For more information, check out updates from Grace Communications Foundation and CRISP. Also, check out our white paper here. Special thanks to Brooklyn Brewery for providing the beer for this event, and making it an enjoyable experience by all.

Sustainable Brewery Event at Green Spaces. What a great crowd!

Sustainable Brewery Event at Green Spaces. What a great crowd!

Stay tuned on what we are up to – check out our twitter page, @acleanfuture and our live twitter feed from the event – #sustainablebeer.

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ACF, Net Impact NYC, and Green Spaces at Brooklyn Brewery

We learned a lot about the Brooklyn Brewery during our previous visit with Eric Ottaway, General Manager of Brooklyn Brewery (check out our blog post!) but we had to see it (and taste it) for ourselves. On Wednesday, October 17 we teamed up with Net Impact New York City’s Professional Chapter and our friends at Green Spaces to tour the Brooklyn Brewery in Williamsburg, NY.

Tour leaders Erin and Justin greeted us at the big red doors and invited us to the tasting. As Erin poured samples of the likes of Brooklyn Defender and Big Bottled Local 1 in take home souvenir glasses, Justin peppered us with facts and anecdotes of the brew. They filled us in on sustainable components of the tasting room.  For example, all cleaning agents used are green, the floors use atomized water in a small Zamboni rather than cleansers, and the cups are compostable. They also explained that our delicious, clean New York water makes for finer brew than other aquifers.

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Acting sustainably seems to come naturally to Eric Ottaway, General Manager at Brooklyn Brewery, a privately owned craft brewery with manufacturing facilities in the heart of Williamsburg in Brooklyn, New York and in Utica, upstate New York. Eric Ottaway joined A Clean Future for our monthly webinar to discuss Brooklyn Brewery’s sustainability efforts and approach.Brooklyn Brewery Logo

“Acting sustainably seems so obvious, we just do it. We don’t need a financial case to tell us that,” said Ottaway.

Because they are a privately-owned business, Brooklyn Brewery can examine their sustainability efforts from a long-run perspective. The potential to receive financial returns, or more generally benefit the community makes it worth the up-front investment.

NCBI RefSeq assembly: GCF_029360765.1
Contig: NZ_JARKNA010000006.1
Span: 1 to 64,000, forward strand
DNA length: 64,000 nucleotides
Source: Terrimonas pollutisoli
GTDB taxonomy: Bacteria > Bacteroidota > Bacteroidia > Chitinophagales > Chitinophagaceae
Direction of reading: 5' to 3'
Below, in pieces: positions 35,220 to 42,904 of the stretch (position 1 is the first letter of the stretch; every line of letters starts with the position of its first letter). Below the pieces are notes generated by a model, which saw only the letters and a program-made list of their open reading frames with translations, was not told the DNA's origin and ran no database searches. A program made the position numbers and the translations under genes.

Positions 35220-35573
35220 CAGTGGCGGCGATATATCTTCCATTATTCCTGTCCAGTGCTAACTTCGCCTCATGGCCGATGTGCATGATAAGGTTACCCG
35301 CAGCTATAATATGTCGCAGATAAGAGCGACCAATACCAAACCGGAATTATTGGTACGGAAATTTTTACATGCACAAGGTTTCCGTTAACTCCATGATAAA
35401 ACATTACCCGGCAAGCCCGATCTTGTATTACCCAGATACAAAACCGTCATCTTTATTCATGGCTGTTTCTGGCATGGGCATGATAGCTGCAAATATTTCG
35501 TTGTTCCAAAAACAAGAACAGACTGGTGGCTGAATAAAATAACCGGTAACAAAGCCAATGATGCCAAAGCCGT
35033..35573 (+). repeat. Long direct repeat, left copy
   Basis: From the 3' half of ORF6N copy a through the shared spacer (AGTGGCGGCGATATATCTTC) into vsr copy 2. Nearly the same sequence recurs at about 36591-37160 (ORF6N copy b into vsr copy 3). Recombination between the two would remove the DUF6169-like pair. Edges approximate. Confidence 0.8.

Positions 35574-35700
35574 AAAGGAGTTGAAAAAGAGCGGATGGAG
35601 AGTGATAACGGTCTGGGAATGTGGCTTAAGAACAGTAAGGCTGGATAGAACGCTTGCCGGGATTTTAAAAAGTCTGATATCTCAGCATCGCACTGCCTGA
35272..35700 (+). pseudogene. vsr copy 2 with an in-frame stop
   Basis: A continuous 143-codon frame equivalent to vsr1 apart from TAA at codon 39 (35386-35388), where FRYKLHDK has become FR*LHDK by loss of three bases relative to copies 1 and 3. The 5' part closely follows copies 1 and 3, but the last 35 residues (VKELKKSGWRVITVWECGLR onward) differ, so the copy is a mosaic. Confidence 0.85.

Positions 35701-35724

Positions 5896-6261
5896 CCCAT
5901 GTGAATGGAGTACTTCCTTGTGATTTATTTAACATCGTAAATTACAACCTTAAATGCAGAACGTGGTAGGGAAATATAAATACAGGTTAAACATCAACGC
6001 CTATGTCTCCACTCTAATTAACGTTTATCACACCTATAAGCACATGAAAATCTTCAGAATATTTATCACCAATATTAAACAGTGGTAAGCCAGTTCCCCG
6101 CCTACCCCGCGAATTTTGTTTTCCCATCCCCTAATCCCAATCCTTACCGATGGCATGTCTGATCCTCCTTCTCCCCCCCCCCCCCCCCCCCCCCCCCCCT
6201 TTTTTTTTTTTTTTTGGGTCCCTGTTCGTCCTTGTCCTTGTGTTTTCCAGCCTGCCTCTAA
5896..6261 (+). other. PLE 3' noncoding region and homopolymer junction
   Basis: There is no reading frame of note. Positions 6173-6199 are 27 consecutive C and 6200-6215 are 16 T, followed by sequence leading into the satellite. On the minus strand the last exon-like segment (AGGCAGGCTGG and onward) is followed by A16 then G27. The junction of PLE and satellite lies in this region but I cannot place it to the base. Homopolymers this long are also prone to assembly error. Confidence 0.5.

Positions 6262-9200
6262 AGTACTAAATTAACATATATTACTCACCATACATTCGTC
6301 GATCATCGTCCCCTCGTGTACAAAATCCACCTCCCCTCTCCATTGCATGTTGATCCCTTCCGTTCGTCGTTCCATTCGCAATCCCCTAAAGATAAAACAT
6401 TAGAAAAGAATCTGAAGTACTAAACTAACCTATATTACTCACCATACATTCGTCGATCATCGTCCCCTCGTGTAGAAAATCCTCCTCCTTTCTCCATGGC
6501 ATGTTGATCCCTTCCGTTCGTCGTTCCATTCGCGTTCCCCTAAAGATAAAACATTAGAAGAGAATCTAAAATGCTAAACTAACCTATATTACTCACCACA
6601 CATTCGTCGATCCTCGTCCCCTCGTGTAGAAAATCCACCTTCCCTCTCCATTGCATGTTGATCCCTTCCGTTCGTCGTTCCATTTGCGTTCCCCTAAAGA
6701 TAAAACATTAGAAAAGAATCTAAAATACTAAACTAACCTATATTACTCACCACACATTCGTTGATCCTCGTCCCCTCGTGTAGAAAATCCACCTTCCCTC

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As organizations begin to prioritize environmental performance of operations, particularly in industries such as manufacturing, publishing, technology providers, information management and process control, certain changes are critical to successful environmental performance – not only within the organization, but also throughout the value chain. Identifying what those changes should be, measuring, tracking, and improving performance can be challenging. The added layer of publicizing and reporting performance, as well as sharing insights with shareholders further contribute to the complexity of sustainability efforts.

WeSustain offers an integrated software solution to minimize the complexity of sustainability management. Sebastian Ungar, Vice President Sales at WeSustain shared with the A Clean Future an introduction to the Sustainability Enterprise Management system. He discussed its capabilities and how it covers multiple aspects of sustainability management: stakeholder engagement, materiality matrices, a balanced scorecard for managing sustainability performance, data management and reporting into different standards such as GRI, ISO and others.

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The Carbon Disclosure Project is the largest collection globally of self-reported climate change data. Since 2000, the Carbon Disclosure Project (CDP) has been working toward a vision of accelerating solutions to climate change and water management by putting relevant environmental information at the heart of business, policy and investment decisions.

Pamela Lilak, Advisory Manager in the Sustainable Business Solutions group at PwC in New York City, oversees the scoring and report-writing for the S&P 500 companies for CDP. During this month’s A Clean Future (ACF) Forum, Pamela provided an overview of the CDP, what it is like for companies to participate, and highlighted some best practices as presented at the annual CDP Spring Workshop in March 2012.